EVOLUTION Fourteen percent of French men were mistreated when young. As adults they now vote FN (Front National - the extreme right lot).

SAFER A child playing with a kite (actually a cerf-volant - a flying stag) got electrocuted. Had he stayed in his bedroom watching porn he would still be living.

Anyone translating jokes is on a hiding to  nothing. But then there was nothing funny about the massacres.

Monday 1 June 2015

Elegance traduced

Why France?

Not for the wine (I do better with The Wine Society in the good old UK). Not for the food (More and more restaurants there are rebranding themselves as pizzerias). Not for the scenery (NZ is superior). Not for the politics (Francois Hollande shrinks every living day). Not for the movies (They may have invented the phrase Film noir but they've only occasionally followed it up). Not for their public coveniences (They haven't got rid of all their asiatiques).

So what's left? Just this: the French, unlike the Brits, willingly listen to me speaking French. Which is a great treat.

But it's a treat that can weigh heavily.

On the way down to Autignac last Friday we stopped at a hotel in Chevilly, near Orléans. RR and VR in a room on the ground floor, OS, spouse and Zach on the first floor. OS was lollygagging with us while spouse was attending to Zach. It was quite late. Suddenly hands appeared outside our window, it was spouse. He'd been unable to reach our room since the dining room - the only conduit - was now locked. Risking his all he'd exited the hotel (without any means of re-entering) hoping to communicate with us by sign language. Our window was quite high, hence the disembodied hands. OS, ever efficient, found a way of admitting him but he (and she) still had no means of returning to their room.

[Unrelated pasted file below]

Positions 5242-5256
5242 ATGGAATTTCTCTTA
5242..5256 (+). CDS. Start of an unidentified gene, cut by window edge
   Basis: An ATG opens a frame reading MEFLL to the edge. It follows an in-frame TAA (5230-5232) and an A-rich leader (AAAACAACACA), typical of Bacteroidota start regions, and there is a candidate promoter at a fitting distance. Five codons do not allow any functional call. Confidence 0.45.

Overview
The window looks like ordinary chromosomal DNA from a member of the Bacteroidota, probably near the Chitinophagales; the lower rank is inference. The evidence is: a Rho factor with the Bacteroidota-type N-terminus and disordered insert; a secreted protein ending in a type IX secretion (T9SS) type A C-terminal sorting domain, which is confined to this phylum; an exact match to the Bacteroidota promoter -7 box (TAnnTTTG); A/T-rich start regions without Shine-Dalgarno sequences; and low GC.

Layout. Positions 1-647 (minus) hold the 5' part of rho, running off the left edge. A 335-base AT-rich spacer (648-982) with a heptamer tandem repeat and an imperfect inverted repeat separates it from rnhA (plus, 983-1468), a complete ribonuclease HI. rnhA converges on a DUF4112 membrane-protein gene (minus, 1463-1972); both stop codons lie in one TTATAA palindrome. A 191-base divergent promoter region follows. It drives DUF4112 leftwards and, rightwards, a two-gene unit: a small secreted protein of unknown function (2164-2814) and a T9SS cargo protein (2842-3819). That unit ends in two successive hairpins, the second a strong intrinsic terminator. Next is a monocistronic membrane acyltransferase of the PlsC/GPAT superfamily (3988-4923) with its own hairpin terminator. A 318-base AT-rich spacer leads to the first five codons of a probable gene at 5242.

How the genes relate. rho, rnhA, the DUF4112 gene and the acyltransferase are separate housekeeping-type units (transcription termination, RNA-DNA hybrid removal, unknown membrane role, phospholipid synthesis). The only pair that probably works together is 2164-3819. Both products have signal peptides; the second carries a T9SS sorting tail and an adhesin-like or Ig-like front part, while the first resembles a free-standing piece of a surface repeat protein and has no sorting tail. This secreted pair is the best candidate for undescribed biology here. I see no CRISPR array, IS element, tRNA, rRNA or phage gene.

I rang the patron who resolved the problem.

One learns French to discuss rhyming alexandrines, Foucault of pendulum fame, the bicameral parliamentary system, and de Gaulle's certaine idée. Not this sort of stuff. I was not only fatigued but somewhat betrayed.

My offspring applauded ironically.

Pic: Zach tackles saucisse in Béziers